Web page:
Funding for legal costs

Submitted by Azhar Hussain on Thu, 08/29/2019 - 12:17
legal-costs

What do I do if I rely on my ex-partner and cannot afford legal expenses? Does this mean that I will not have access to the same level of legal representation? Well, dependent upon your circumstances, you may be eligible to apply for interim funding for legal costs. This would mean that you would be seeking for your ex-partner to fund your legal costs.

 

The Starting Point

The provisions for a legal costs order are contained within s.22ZA-22ZB MCA 1973, although in certain types of cases these will not apply and instead the court will give regard to principles contained within previous case law.

 

Maintenance Pending Suit

When considering Schedule 1 proceedings (CA 1989) and financial relief proceedings after an overseas divorce (Part III MFPA 1984), the court can order interim legal costs funding and when making its decision, it will be guided by the previous caselaw. The court has previously agreed to include legal costs within maintenance granted to a wife who had her legal aid certificate discharged (A v A [2000]). The case of Currey v Currey [2006] dealt with the issue further and provided guidance of the questions that would be considered when deciding if a costs allowance should be provided.

The following is to be considered:

  • Does the applicant have any asset(s) which could reasonably be deployed to meet the costs?
  • Could the applicant fund the costs by way of a Sears Tooth charge (this would be a deed assigning part of the settlement to your solicitor)
  • Could the applicant raise a litigation loan?
  • Is the applicant able to receive public funding that would provide him/her with legal advice and representation at the appropriate level of expertise for the proceedings? 
  • The court will also consider if the applicant has taken such an unreasonable approach that would make it unreasonable or dissuade a court from ordering costs?

We would need to ensure that we can answer the above questions to satisfy the court that you should receive interim maintenance. We would also prepare a budget to be attached to your witness statement in support of the application. This would comprehensively breakdown your financial circumstances with a view to persuading the court that your application should succeed. In normal circumstances, such an award of costs is initially limited up to the FDR Hearing. This is to persuade the applicant to try to settle the matter without the needs of incurring the substantial costs attached to a final hearing.

 

Legal Services Order

In terms of financial relief proceedings generally, the position has changed. In separation proceedings (divorce, judicial separation, and nullity), the court does not make maintenance pending suit orders for legal costs. Instead, under s.22ZA-22ZB MCA 1973, the court can make legal services orders. These would be payments by your ex-partner towards your legal costs and can be paid in a lump sum or installments. It is also possible for the order to be secured with a charge over a respondent’s property. This tends to rise when there are no other resources.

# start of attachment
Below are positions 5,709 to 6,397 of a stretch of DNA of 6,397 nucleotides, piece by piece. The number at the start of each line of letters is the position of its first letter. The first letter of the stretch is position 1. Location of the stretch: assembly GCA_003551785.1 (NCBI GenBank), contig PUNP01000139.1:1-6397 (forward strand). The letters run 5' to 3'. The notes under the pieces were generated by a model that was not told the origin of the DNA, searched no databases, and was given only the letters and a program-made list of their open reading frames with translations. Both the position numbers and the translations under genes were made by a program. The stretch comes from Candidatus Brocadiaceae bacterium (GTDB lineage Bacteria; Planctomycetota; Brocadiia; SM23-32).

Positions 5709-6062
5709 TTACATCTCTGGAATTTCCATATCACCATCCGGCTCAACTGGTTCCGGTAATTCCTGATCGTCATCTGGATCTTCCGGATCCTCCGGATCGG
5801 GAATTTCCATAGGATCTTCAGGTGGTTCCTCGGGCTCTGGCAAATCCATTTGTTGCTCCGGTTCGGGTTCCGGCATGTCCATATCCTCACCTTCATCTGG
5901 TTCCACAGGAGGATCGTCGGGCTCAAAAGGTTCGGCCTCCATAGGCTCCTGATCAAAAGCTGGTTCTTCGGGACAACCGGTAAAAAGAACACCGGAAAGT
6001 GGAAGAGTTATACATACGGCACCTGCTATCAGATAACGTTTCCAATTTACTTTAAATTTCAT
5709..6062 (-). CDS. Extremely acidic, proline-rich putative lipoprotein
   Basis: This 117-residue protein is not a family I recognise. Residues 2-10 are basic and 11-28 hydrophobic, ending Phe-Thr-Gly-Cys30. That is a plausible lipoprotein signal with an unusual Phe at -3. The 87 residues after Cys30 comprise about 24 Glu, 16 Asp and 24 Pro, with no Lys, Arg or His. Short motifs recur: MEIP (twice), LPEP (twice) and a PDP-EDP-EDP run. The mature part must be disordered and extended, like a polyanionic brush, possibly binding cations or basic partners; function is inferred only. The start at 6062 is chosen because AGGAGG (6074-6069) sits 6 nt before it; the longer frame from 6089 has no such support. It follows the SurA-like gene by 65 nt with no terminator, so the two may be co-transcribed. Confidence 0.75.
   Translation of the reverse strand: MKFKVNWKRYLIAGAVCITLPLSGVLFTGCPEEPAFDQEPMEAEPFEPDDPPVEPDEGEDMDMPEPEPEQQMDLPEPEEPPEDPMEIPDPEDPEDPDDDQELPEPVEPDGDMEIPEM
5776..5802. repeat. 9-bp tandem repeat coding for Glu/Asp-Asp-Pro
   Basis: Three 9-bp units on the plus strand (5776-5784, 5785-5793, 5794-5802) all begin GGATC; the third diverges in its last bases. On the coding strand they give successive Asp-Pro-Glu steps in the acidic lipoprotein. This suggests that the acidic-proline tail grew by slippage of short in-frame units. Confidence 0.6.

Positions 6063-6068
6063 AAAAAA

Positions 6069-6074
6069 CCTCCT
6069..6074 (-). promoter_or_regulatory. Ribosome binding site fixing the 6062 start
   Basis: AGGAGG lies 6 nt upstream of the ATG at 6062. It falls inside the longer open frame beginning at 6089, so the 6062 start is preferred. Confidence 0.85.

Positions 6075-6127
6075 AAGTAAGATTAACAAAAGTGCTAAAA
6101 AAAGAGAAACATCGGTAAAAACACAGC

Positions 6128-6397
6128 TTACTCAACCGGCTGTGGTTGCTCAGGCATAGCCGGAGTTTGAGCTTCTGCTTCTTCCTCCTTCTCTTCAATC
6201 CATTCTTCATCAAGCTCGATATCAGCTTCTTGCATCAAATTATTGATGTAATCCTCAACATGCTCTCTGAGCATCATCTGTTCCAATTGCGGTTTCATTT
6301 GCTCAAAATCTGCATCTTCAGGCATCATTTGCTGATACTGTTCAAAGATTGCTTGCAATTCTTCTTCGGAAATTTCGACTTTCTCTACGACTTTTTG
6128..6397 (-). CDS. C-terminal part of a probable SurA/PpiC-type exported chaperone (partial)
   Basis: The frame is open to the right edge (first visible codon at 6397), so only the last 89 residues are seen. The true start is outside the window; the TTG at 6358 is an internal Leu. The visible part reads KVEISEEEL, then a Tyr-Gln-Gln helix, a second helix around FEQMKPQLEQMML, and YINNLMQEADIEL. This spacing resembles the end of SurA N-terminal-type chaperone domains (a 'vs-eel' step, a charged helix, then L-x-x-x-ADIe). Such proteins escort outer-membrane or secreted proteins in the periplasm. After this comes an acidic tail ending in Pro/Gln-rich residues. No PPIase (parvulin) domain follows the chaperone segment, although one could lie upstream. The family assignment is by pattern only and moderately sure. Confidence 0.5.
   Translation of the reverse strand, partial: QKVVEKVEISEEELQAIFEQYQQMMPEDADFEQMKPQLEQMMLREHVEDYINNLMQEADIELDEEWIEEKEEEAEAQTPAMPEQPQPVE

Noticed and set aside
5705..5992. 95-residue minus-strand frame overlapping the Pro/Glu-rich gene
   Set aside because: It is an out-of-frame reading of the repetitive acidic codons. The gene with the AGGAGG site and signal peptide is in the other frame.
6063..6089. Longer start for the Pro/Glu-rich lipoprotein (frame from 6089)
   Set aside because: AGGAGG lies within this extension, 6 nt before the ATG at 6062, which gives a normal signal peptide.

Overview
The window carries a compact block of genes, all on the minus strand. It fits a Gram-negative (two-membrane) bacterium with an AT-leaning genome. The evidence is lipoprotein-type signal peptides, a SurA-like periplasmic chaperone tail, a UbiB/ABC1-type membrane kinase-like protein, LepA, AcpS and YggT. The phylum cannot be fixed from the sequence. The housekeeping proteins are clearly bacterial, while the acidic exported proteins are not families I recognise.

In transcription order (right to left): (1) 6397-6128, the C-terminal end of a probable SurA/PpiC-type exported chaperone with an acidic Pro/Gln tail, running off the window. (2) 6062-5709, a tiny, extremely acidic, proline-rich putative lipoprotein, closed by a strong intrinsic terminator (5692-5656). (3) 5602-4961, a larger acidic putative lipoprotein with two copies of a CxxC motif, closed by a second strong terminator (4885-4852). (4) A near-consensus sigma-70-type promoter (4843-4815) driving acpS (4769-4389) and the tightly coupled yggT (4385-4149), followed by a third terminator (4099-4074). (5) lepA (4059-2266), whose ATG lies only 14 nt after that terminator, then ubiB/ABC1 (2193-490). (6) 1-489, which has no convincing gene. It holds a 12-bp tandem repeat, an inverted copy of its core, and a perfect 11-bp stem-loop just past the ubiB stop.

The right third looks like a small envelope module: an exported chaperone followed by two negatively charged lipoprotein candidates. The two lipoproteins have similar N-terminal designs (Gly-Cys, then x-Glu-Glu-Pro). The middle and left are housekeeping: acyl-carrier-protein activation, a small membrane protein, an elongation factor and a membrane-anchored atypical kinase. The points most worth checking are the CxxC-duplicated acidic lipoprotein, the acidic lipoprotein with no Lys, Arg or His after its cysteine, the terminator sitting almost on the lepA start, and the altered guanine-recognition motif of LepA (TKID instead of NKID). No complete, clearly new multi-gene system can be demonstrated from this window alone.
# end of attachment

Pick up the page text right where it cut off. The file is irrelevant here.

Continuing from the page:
We will need to demonstrate the following when making such an application:

  • That the applicant cannot reasonably secure a loan to fund the legal costs;
  • That the applicant is unlikely to be able to obtain legal services by granting a charge over assets (i.e. property) that may be recovered;
  • That the applicant would not reasonably be able to obtain appropriate legal services for the proceedings.

 

The Court

The court will consider the overriding objective (FPR 1.1) and numerous statutory points when deciding the outcome of such an application. 

This includes:

  • the income, earning capacity, property and other financial resources which each of the applicant and the paying party has or is likely to have in the foreseeable future,
  • the financial needs, obligations and responsibilities which each of the applicant and the paying party has or is likely to have in the foreseeable future,
  • the subject matter of the proceedings, including the matters in issue in them,
  • whether the paying party is legally represented in the proceedings,
  • any steps taken by the applicant to avoid all or part of the proceedings, whether by proposing or considering mediation or otherwise,
  • the applicant's conduct in relation to the proceedings,
  • any amount owed by the applicant to the paying party in respect of costs in the proceedings or other proceedings to which both the applicant and the paying party are or were party, and
  • the effect of the order or variation on the paying party.

s.22ZB (1) (a-h) MCA 1973

 

Contact Optimal Solicitors on 0161 250 7771 and we can assist you with the process. If your application is successful, you can rest easy knowing that you can afford to instruct legal representatives on your behalf.

Author

Azhar Hussain
Azhar Hussain
Azhar is an experienced Solicitor specialising in Family, Civil and Criminal law. As Head of the Family Department, Azhar deals with all aspects of family law including divorce, financial ancillary relief, cohabitation disputes and issues relating to children. Azhar has recently advised on a complex ToLATA matter, which was successfully defended. His clients say "From the first conversation with Azhar, he had grasped the complexity of the issues and discussed my options. Azhar has been most professional and supportive from the very beginning. I feel reassured and secure with Azhar dealing with my case".
 
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